Prime Minister Narendra Modi is one of the most interesting politicians of our times. He is oratorical, disruptive, melodramatic and rhetorical. He believes in radical actions. Modi is also a leader who is more popular than his party. His support base comes from the upper caste, middle class and urban voters. Modi polls high approval ratings in most polls, though the polls may not be entirely reliable or scientific enough. But the fact remains that in most polls he scores high on popularity charts, which is indeed significant because the highest all-India vote share BJP has ever got is only 31 per cent. This was in 2014 when BJP was at its peak of popularity.
For Modi, 2017 should have been a bumpy year. In early 2017, he had to deal with the massive impact of high value currency culling programme that disrupted normal life and impacted economic growth. The after-effects of demonetisation lingered through most of 2017. Next came the roll out of the GST from July which, though full of long-term potential, had its fair share of flaws and glitches that hurt small businesses in the informal sector. But, despite these two steps inflicting lot of damage on the economy, Modi not only scored a moral high through demonetisation, but GST glitches also did not dent his popularity. There are several reasons for this.
One, the absence of a popular leader of national stature in the opposition ranks to counter the prime minister’s narrative. Two, Modi is a big beneficiary of the perception created about UPA II that it did nothing for the country’s development. Three, Modi came to power on the promise of breaking the logjam to India’s development and majority of his supporters see in him a prime minister who is sincere about bringing economic progress to the country. Since many Indians, particularly the middle class and the educated youth, believe that India was ruled poorly by the previous government, the idea of a strong leader, who is ‘doing something’ for the country, appeals to them.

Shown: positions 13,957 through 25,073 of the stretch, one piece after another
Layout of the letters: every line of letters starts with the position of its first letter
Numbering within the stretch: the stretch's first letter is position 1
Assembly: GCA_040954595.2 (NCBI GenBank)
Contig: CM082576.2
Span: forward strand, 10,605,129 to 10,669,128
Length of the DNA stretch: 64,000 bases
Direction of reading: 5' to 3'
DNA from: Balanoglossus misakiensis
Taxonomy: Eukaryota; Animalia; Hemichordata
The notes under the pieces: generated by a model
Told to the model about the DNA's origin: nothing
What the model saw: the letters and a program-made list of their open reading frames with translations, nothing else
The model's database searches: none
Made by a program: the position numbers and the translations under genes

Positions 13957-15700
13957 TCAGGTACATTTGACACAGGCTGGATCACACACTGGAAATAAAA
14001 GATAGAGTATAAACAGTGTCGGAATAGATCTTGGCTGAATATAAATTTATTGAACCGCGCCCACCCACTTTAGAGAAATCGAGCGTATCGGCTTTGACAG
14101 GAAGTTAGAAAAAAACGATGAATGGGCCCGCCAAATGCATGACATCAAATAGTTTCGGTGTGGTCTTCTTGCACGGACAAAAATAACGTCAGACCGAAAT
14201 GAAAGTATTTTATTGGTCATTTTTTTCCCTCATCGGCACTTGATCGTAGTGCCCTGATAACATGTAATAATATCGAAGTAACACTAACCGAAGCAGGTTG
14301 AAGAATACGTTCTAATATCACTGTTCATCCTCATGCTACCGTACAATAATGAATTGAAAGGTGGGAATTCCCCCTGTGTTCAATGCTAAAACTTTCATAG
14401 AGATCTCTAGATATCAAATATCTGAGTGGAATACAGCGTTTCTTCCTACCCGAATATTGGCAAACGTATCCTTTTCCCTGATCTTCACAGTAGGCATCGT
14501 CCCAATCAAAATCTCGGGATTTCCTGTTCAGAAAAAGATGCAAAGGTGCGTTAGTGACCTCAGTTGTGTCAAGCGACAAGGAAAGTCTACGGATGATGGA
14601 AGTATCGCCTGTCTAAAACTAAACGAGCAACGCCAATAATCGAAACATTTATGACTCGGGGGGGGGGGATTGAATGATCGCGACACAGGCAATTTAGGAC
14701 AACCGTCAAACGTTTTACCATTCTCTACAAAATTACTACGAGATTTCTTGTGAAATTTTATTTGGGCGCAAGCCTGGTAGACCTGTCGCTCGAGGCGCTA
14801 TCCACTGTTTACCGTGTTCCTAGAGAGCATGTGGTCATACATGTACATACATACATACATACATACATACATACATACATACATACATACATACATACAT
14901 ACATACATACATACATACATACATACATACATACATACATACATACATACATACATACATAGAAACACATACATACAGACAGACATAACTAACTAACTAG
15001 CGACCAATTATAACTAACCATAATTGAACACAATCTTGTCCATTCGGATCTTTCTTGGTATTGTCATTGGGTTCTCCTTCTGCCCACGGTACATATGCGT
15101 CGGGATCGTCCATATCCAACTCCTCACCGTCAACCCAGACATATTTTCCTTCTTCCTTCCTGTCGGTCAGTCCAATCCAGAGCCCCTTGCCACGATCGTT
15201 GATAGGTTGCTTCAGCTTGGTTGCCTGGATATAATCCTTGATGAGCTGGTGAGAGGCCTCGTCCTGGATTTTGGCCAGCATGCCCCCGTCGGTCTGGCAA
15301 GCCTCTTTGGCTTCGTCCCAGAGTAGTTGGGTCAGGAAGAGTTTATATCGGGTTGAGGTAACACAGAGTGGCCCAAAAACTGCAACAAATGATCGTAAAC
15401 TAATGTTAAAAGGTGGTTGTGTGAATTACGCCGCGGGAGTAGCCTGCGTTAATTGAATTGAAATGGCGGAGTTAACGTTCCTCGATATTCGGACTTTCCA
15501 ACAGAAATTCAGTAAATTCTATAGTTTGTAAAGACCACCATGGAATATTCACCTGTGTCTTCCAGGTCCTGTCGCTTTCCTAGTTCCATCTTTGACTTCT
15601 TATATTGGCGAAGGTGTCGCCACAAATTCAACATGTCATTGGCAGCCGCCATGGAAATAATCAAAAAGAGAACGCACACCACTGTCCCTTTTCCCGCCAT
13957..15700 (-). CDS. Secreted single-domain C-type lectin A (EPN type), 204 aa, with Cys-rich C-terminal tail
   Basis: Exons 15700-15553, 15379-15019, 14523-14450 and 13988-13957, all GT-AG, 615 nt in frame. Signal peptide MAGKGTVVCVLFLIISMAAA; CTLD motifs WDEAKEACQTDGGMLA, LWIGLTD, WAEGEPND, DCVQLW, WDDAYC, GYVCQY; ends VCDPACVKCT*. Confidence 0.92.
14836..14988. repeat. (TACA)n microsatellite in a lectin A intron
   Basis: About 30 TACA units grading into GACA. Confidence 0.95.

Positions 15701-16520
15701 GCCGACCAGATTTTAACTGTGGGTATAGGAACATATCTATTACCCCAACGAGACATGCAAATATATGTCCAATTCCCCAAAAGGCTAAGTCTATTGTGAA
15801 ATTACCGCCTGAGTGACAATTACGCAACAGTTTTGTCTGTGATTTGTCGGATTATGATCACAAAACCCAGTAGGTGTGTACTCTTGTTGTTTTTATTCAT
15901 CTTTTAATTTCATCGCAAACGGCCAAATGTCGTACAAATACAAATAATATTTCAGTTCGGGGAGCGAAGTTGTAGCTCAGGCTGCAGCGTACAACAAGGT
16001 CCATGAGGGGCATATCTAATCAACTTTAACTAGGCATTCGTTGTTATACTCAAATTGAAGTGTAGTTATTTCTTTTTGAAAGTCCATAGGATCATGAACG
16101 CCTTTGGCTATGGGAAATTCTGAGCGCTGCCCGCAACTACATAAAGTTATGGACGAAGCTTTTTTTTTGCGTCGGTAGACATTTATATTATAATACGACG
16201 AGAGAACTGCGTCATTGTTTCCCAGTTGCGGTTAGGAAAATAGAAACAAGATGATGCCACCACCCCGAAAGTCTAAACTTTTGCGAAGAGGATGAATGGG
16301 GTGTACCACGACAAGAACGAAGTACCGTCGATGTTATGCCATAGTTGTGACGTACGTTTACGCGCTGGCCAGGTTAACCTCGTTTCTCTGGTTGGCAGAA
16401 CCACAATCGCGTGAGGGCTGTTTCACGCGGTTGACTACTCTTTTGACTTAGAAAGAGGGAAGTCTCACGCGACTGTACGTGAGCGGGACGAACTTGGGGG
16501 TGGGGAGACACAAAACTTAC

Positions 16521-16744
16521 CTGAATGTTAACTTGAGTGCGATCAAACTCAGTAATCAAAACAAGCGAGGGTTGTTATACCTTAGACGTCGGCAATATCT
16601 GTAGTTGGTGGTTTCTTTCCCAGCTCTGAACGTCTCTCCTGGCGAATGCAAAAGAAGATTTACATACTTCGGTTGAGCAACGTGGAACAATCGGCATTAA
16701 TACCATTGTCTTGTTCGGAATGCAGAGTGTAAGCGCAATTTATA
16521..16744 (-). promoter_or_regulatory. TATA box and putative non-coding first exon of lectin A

Four, Modi is a first-rate showman who knows how to touch populists and nationalist nerves. Indians are reared on hero worship. A leader, who impresses the masses with his oratorical and theatrical skills, even if he or she speaks half-truths and lies, is often voted to power. Five, Modi’s combative prowess and uncanny ability to remain popular even in difficult times are something that makes him a formidable adversary to his challengers.
Modi’s success – as also that of the BJP – is not entirely his own. Both owe a lot of it to the ineptitude of the Congress. Not only the Congress drifted towards irrelevance in most assembly elections after the 2014 Lok Sabha polls, but the main opposition party which garnered 19.3 per cent votes in the last parliamentary elections didn’t do much to counter Modi in his tracks for almost three years. Thus, the Congress’s competitive deficit has partly helped Modi sustain his popularity so far. However, the possibility of Modi continuing to enjoy his dream run in 2018 and beyond seems difficult.